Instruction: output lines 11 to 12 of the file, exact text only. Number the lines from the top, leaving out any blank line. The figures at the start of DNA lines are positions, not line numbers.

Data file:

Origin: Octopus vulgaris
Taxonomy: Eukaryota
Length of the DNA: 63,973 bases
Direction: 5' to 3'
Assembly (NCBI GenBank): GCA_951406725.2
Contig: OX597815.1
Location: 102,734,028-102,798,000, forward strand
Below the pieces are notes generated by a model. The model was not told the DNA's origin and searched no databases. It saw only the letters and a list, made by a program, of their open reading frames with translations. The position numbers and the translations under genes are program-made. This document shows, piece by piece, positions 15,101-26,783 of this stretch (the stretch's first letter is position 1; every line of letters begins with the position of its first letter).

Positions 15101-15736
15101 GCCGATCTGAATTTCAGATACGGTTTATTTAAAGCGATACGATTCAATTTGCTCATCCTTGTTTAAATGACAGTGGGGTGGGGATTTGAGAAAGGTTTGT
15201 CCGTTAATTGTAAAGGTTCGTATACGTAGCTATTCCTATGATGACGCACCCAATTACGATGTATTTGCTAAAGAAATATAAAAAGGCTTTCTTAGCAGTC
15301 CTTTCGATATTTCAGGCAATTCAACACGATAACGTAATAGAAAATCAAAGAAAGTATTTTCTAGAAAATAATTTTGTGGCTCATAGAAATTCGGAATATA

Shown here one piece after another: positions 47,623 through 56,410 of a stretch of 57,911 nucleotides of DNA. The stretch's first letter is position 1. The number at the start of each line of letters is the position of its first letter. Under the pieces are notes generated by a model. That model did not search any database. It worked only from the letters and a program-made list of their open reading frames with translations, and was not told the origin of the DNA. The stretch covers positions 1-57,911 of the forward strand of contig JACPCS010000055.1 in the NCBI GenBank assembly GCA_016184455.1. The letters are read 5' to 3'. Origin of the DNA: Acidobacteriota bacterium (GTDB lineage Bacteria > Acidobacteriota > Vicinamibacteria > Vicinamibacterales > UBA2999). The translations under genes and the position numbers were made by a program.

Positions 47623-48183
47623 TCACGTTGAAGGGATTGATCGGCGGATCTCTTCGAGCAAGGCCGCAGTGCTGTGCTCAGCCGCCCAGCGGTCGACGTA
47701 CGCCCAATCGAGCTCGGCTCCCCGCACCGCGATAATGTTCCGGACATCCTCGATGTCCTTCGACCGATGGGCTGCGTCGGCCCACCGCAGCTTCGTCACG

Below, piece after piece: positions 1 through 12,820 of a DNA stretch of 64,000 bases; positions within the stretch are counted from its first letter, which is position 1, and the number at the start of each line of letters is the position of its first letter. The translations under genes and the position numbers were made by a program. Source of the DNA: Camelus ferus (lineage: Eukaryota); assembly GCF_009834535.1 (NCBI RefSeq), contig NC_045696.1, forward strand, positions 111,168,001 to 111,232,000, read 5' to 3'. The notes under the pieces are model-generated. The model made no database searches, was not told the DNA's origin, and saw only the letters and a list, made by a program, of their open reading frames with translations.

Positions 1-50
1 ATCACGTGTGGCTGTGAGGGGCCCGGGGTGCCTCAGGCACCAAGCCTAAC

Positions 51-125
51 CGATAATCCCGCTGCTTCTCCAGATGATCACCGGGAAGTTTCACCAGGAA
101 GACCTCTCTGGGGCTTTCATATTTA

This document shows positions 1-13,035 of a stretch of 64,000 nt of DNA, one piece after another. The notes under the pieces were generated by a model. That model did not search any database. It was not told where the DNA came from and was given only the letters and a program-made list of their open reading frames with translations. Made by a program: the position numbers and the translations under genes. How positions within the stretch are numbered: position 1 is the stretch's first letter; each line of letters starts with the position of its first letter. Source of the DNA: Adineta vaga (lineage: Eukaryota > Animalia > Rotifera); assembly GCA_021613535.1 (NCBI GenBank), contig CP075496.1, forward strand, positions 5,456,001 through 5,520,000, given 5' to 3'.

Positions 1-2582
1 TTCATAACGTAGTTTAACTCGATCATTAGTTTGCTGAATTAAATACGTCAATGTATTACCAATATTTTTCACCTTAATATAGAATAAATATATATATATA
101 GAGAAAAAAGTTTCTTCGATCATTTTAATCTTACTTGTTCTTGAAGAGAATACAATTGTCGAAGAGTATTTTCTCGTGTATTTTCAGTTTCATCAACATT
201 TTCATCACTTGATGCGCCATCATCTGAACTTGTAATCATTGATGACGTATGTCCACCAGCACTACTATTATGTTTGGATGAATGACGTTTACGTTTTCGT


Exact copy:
15201 CCGTTAATTGTAAAGGTTCGTATACGTAGCTATTCCTATGATGACGCACCCAATTACGATGTATTTGCTAAAGAAATATAAAAAGGCTTTCTTAGCAGTC
15301 CTTTCGATATTTCAGGCAATTCAACACGATAACGTAATAGAAAATCAAAGAAAGTATTTTCTAGAAAATAATTTTGTGGCTCATAGAAATTCGGAATATA